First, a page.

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Leaching is the process by which a liquid dissolves and removes the soluble components of a material. With respect to cement, leaching can be discussed two ways: potential leaching from products made with cement or “recycled” products, for example crushed concrete used for road base stabilization, and the use of cement to control the leaching of waste materials, such as fly ash and slag. When these materials are added to cement, they are effectively controlled. If they are landfilled or otherwise stored other measures are needed to prevent or control leaching of contaminants.
In brief, cementitious materials are tested and certified for use in concrete products in contact with drinking water. The extensive test program is performed on standard drinking water exposed to cement products; results are compared to the U.S. EPA National Primary Drinking Water Standards, ensuring that certified cements do not contribute to potential adverse human health effects. Read on for more detail.
Cement and Concrete in Drinking Water Systems


ANSI/NSF61 Drinking Water System Components – Health Effects is a voluntary consensus standard. Nearly all U.S. states have adopted regulations requiring products in contact with drinking water comply with the standard to demonstrate they are safe. Standard 61 addresses two issues: 1) Do contaminants leach or migrate from the material into the drinking water; and 2) if so, is the level of migration acceptable from a public health viewpoint?

ANSI/NSF61 testing is performed on cement used in items such as concrete pipes and storage tanks, to ensure that they are safe for storing or conveying drinking water.
Most state agencies require mortar and concrete products used in drinking water systems to be certified. Producers of these products may in turn require their materials, such as cement, to be certified. It is often advantageous for cement producers to have their cement certified since certified cement is effectively “pre-qualified”, meaning product manufacturers can switch among brands and types of certified cements and still maintain end product certification.
Some states also regulate the cement itself, depending on its particular use in the drinking water system. Certified cement producers have the benefit of the “NSF” (NSF International) or “UL” (Underwriters Laboratories) mark on the product, indicating the cement has passed rigorous testing and is safe for use in drinking water systems. The product will be also be listed in the NSF or UL directory of approved products, which can be viewed at their websites: and The cement certification process is summarized below. For further information on Standard 61 background and certification process, see References 1, 2, 3, and 4.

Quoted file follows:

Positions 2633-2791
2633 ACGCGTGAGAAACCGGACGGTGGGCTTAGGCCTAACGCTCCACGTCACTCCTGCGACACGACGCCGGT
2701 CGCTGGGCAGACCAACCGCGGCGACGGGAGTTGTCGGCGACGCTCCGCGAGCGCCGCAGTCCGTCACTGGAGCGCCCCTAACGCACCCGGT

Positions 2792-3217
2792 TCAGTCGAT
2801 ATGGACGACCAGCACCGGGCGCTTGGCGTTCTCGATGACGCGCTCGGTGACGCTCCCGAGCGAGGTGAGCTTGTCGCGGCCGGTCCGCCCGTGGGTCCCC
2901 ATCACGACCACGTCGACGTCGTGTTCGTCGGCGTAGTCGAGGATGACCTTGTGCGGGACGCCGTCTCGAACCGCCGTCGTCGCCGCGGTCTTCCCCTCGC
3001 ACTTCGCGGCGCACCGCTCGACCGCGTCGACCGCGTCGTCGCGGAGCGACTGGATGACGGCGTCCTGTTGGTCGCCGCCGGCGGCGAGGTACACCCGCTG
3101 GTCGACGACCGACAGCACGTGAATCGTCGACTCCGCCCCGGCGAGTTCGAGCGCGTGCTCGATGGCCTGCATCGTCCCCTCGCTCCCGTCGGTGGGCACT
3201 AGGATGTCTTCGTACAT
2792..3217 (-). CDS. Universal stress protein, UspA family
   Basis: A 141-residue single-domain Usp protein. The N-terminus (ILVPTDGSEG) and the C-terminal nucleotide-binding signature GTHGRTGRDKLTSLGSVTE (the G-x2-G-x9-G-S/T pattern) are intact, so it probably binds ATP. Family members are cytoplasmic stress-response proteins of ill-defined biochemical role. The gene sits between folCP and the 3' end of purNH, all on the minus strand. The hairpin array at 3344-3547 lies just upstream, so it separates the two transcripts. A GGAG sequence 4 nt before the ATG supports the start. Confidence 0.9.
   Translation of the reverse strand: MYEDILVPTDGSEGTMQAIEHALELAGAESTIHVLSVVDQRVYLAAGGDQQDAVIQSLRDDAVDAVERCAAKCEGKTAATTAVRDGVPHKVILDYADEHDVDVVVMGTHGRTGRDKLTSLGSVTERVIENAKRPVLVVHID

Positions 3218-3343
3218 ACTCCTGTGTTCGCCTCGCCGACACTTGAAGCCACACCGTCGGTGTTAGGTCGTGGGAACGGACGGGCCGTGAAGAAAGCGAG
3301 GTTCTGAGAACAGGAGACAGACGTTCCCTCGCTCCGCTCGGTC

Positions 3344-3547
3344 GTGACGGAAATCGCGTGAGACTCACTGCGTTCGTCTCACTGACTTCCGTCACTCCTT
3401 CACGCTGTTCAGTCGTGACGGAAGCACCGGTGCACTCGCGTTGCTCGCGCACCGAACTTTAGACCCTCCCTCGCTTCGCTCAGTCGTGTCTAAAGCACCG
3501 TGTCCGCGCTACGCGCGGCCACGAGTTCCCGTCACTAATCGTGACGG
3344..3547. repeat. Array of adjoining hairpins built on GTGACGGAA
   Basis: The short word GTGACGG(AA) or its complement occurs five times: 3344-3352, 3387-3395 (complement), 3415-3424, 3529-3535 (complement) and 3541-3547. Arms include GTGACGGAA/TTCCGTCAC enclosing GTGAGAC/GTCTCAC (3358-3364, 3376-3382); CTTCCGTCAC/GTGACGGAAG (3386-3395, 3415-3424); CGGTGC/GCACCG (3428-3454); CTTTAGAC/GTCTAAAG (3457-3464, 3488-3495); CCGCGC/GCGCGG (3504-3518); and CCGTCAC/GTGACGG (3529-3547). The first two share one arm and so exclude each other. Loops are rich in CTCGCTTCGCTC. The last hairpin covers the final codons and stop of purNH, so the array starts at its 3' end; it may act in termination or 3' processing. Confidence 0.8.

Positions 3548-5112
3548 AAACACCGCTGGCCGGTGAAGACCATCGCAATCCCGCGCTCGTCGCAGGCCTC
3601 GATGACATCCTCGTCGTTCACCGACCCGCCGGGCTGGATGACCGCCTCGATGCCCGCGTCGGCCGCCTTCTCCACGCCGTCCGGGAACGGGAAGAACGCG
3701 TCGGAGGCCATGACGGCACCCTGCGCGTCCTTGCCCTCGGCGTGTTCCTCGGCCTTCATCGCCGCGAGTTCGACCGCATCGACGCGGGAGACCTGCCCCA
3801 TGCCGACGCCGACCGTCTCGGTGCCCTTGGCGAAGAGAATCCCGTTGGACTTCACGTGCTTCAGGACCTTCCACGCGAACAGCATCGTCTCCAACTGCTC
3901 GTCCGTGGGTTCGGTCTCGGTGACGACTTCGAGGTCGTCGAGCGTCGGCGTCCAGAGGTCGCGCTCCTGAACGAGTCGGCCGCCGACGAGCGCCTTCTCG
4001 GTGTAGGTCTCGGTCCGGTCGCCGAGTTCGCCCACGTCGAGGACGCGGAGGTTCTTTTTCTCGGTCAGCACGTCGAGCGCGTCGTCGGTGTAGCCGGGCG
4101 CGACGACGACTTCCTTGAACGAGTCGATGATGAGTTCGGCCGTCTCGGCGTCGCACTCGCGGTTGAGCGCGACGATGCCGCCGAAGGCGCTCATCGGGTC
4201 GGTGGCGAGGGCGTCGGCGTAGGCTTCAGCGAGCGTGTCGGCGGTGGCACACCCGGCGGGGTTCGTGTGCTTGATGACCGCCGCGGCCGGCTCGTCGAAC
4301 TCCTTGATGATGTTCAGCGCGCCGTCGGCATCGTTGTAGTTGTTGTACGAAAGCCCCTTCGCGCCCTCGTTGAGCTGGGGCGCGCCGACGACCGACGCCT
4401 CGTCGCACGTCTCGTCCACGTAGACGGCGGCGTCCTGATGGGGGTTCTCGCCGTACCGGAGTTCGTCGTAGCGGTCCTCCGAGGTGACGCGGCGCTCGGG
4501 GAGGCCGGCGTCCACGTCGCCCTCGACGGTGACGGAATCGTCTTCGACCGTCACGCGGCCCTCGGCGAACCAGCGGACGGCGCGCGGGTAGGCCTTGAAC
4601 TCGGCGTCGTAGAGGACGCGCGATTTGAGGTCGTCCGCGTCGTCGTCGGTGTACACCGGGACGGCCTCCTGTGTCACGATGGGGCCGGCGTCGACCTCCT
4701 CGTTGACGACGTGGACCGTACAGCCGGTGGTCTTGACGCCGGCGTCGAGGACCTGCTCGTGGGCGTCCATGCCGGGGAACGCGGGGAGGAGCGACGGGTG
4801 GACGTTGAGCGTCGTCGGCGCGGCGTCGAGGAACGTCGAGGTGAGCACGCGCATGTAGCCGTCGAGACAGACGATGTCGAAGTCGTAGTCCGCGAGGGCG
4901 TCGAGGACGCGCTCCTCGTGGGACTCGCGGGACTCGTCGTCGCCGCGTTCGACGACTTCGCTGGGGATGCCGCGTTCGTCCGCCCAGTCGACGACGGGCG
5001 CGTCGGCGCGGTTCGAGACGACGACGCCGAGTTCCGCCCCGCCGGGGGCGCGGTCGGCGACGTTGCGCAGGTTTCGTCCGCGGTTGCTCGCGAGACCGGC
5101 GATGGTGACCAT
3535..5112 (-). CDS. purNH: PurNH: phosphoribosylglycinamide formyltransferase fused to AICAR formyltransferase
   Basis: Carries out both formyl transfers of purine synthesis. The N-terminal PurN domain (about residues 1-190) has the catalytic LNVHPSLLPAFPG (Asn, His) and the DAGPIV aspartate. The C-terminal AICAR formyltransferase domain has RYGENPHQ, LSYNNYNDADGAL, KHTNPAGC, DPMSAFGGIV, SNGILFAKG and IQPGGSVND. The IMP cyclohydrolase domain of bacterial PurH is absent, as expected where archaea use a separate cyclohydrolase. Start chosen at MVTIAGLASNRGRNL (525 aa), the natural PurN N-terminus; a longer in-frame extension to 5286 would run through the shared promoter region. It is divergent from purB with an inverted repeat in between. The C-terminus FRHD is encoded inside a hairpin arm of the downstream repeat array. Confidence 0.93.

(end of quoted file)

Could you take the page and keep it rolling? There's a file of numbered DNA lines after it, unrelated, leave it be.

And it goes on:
• Cement manufacturers contact a certifying organization to initiate the process. Certifying organizations include NSF International of Ann Arbor, Michigan, and Underwriters Laboratories of Northbrook, Illinois.
  • The certifying organization performs a detailed review of the manufacturer’s production process and quality control records; cement samples are collected for testing.
  • The cement is used to fabricate mortar cubes for testing. Extreme care is taken to avoid introducing even trace levels of contaminants during specimen fabrication. Cubes are then exposed to standard drinking water. ·
  • The water is analyzed for a range of potential contaminants, including organics, regulated metals, radionuclides, dioxins, and furans.
  • The results are compared to Maximum Acceptable Levels, generally 10% of U.S. EPA National Primary Drinking Water Standards.
  • Annual unannounced plant visits and follow-up testing verify certification.

Mortar cube fabrication, as well as curing, drying, and testing are performed very carefully, using specialized tools and procedures to prevent contamination.
Leaching of Other Concrete Components


In some concretes, pozzolan and slag cements can be used as partial replacements for portland cement. Type IP cement is a portland cement with a pozzolan and Type I(SM) is a portland cement with slag cement (REF 5). Multiple supplies of cement Types IP and I(SM) have been tested in the ANSI/NSF61 program described above, and found acceptable for use in concrete for drinking water systems (REF 6). Slag cement has also been accepted.
The “After-Life” of Concrete Products
Another approach to leachability involves the re-use of concrete products, such as for road stabilization. Sloot (REF 7), concludes “with the possible exception of cadmium, metals such as lead and zinc are unlikely to become critical environmentally, even in the 'second life' of cement mortars.”
1. “General Information, Toxicology Data Review Submission – A- Form”, NSF International, website:
2. Kanare, H.M., “Certifying Portland Cement to ANSI/NSF 61 for Use in Drinking Water System Components”, PCA R&D Serial No. 2041, Portland Cement Association, 1995.
3. “Certifying a Portland Cement to ANSI/NSF Standard 61”, website:
4. “Drinking Water Certification Program”, website:
5. “Standard Specification for Blended Hydraulic Cements”, ASTM C595-02a, West Conshohocken, PA.
6. NSF Certified Drinking Water System Components: NSF Product and Service Listings, NSF International, website:
7. Sloot, H.A. van der, “Characterization of the leaching behaviour of cement mortars to assess long term environmental behaviour during their service life and their recycling stage”, ECN-RX--98-026, Energy Research Centre of the Netherlands, 1998, website: